In realistic optical WDM systems, however, the use of lumped amplifiers and fiber dispersion management has the potential to unbalance the SSC and thus cause partial SSC. Consider the situation shown in
SSC induced timing jitter is highly correlated from pulse to pulse. The net time displacement of a given pulse, from collisions with pulses of another channel, is proportional to the number of collisions that the pulse experiences as it traverses the system and that number can change by only ±1 collision from one pulse to the next. Hence, the number of bit errors caused by SSC have bursty characteristics, such as shown in
The Acoustic Effect
The acoustic effect is generated by the intensity gradient of the optical solitons transverse to the propagation direction in the optical fiber. By affecting the fiber refractive index, the acoustic effect can produce changes in central frequencies and temporal locations of the solitons and thus cause Timing Jitter (TJ). As noted previously, TJ is defined as the standard deviation of the timing shift of the arrival times of the solitons. It has been shown that the time shifts caused by the acoustic effect are Gaussian distributed. The standard deviation a of the TJ is given by the equation:
for an unfiltered soliton system, where D is fiber dispersion in psec/nm-km; z is the propagation distance in Mega-meters (Mm); τ is the FWHM of a soliton pulse; and F is the bit rate in Gbps. With guiding filters, the TJ is reduced by a factor 2/βz where β is a frequency-damping coefficient. In typical optical fibers, the acoustic waves can survive for up to approximately 100 ns and hence generate inter-symbol interference (ISI) within this time scale.
A typical normalized differentiation of the acoustic effect response function, i.e., an acoustic wave curve, is plotted in
where α is a variable incorporating a normalization of the perturbation index; N is the number of bits that fall in the duration of the acoustic wave, and T is the duration of the time slot. For one bit, the value of 1/T equals the frequency. Equation 2.8 shows that the impact of the acoustic effect on any particular bit depends in a completely deterministic way on the preceding N bits. Hence, the time shifts of solitons and the induced bit errors are highly correlated from bit to bit.
Thus, it can be seen that induced jitter in a fiber optic transmission system can have a deleterious effect and the mitigating of the errors caused thereby in a dispersion managed soliton system is highly desirable.
It is an object of the present invention to solve the above described deficiencies in prior art systems. It is a further object to attend to these deficiencies by developing an effective coding solution for mitigating major impairments in the quasi-linear systems.
Prior research has indicated that highly efficient and effective codes and filtering approaches can be developed when the physical characteristics of the optical fiber transmission line are taken into account. Thus, it is a further object of the invention to develop a coding solution based on a clear understanding of the physical mechanisms that limit the attainable data rates and distances in quasi-linear systems. Studies of the acoustic effect in single channel systems and Soliton-Soliton Collision (SSC) in Wavelength Division Multiplexing (WDM) systems have resulted in simplified models in constant dispersion fibers. Additionally, as data rates and the number of WDM channels have increased, dispersion management has become increasingly common in terrestrial optical communication systems. However, polarization effects, particularly Polarization Mode Dispersion (PMD) in terrestrial systems, and Amplified Spontaneous Emission (ASE) have generally not been considered. Hence, it is a further object of the invention to develop the coding solution in consideration of the effects of dispersion management, particularly the PMD and ASE as they relate to the bit error patterns in quasi-linear systems.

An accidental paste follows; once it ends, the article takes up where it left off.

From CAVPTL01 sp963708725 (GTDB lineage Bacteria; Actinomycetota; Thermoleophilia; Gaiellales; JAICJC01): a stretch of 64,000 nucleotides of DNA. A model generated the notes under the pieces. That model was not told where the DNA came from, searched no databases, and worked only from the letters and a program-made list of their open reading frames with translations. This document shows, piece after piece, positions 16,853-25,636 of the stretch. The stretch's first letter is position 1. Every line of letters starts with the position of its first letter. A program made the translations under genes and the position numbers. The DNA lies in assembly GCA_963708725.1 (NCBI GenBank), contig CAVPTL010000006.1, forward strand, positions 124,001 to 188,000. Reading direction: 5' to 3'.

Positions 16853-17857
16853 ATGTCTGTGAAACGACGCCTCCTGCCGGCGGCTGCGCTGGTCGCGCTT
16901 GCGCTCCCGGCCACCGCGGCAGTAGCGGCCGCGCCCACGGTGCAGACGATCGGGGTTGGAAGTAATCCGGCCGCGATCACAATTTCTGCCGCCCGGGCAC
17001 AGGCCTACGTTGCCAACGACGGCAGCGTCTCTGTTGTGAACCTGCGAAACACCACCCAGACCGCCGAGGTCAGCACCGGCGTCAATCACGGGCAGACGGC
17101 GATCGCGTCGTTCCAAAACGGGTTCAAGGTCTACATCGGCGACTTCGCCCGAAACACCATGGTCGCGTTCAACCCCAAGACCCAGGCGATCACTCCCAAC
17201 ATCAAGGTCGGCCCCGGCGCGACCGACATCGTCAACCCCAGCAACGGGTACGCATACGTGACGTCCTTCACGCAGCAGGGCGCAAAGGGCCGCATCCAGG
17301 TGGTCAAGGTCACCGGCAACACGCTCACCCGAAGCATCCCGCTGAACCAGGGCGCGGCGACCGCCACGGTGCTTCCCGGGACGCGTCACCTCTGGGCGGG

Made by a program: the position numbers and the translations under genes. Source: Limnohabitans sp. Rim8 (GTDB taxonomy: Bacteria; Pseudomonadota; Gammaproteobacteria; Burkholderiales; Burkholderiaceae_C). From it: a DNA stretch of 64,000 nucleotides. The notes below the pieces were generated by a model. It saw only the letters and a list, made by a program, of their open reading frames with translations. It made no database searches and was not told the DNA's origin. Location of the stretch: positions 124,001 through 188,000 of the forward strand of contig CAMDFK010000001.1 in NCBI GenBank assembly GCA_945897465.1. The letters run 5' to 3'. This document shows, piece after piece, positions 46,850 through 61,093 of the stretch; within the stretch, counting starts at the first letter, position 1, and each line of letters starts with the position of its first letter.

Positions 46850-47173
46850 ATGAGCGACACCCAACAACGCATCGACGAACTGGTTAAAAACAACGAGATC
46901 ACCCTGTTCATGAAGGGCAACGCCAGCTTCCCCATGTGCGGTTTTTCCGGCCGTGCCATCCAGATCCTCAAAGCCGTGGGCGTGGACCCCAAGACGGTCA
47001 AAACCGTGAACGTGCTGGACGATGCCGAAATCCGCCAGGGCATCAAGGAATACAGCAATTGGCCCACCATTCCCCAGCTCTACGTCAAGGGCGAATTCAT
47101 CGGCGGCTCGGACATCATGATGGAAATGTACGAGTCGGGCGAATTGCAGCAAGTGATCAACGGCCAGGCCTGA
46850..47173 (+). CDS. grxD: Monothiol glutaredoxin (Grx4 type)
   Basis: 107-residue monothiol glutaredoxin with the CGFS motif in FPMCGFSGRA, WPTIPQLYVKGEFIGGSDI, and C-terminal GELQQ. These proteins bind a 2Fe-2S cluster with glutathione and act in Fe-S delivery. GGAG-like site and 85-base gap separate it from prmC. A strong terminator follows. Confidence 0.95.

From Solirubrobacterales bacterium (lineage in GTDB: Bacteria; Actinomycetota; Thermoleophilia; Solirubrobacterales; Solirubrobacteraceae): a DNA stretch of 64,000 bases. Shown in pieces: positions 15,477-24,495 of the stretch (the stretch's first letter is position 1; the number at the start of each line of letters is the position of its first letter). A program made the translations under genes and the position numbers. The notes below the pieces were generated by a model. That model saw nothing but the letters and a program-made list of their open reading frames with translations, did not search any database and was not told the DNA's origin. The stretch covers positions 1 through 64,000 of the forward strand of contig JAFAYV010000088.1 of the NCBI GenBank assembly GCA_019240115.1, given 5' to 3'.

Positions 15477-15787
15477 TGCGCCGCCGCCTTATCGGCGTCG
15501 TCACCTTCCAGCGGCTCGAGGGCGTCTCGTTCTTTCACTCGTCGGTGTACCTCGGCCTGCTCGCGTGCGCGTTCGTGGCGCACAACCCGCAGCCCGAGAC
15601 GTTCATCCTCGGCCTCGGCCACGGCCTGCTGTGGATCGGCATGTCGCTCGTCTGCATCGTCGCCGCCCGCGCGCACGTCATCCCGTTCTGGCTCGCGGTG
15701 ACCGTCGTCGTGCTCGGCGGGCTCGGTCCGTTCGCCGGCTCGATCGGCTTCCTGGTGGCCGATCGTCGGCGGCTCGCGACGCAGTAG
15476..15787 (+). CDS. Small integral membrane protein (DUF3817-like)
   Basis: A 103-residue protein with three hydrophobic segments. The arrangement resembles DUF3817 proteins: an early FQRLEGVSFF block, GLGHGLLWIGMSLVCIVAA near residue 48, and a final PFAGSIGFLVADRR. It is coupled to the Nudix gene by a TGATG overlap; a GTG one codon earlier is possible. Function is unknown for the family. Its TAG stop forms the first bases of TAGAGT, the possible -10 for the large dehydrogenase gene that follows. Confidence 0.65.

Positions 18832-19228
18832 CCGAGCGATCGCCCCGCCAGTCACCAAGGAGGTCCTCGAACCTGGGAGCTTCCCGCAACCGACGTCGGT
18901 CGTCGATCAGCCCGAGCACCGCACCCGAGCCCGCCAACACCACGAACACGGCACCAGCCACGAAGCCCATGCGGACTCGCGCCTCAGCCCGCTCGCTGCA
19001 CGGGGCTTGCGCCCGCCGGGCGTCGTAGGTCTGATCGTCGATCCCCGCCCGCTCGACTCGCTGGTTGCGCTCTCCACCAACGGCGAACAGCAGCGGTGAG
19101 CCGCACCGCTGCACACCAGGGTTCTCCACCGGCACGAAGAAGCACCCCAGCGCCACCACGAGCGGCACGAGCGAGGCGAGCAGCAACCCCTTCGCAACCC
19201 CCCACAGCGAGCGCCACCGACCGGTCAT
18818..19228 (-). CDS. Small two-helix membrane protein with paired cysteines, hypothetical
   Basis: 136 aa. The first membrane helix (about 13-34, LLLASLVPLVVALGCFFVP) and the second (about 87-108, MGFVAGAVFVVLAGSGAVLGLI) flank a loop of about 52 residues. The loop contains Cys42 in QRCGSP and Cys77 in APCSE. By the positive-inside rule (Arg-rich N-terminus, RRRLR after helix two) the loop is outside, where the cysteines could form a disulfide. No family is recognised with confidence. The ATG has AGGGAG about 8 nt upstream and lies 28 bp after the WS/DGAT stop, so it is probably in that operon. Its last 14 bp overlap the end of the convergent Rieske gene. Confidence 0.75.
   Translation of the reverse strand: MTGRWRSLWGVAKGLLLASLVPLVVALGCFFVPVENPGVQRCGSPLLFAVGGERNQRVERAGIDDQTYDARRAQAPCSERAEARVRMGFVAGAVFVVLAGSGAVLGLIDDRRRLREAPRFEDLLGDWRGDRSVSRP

It is a further object of the invention to develop effective coding methods based on the basic concept of a Sliding Window Criterion (SWC) and block SWC codes. Concatenated Sliding Window Criterion/Reed-Solomon code (SWC/RS) is an efficient and effective solution for reducing collision-induced timing jitter in optical soliton systems. Thus, it is a further object of the invention to define the relationship between the parameters of the SWC code and the quasi-linear WDM systems to develop rules underlying design of optimal SWC codes for given WDM system parameters. This includes trellis-based SWC coding schemes because of the natural match between a sliding window nature of the physical effects in optical communications and the operation of trellis-based encoding. It is a further object of the invention to develop an adaptive digital approach to compensate the data pattern dependent and highly correlated bit errors in quasi-linear systems.
Finally, it is a further object of the invention to be able to verify the developed coding methods.
These and other features and advantages of the present invention will be understood by those skilled in the art by reference to the following detailed description and appended drawings wherein like numerals represent like elements through the several views.
The present invention utilizes the concept of a Sliding Window Criterion (SWC) to develop a line coding method for a computer memory in an optical Wavelength Division Multiplexed (WDM) communications. SWC is defined as a metric that takes into account physical mechanism of errors in optical communications. In particular the present invention utilizes an SWC-based design approach for mitigating errors in quasi-linear transmission schemes.
The main motivation behind the coding scheme of the present invention can be explained by considering the simplified model of Soliton-Soliton Collisions (SSC) such that all collisions are complete collisions. However, the present invention is not limited to soliton effects and can be used to mitigate other errors in a WDM communications system. If a two channel case with optical frequency difference Δf is initially considered, a simplified model of Soliton-Soliton Collisions (SSC) can be described by equations 2.4 to 2.6.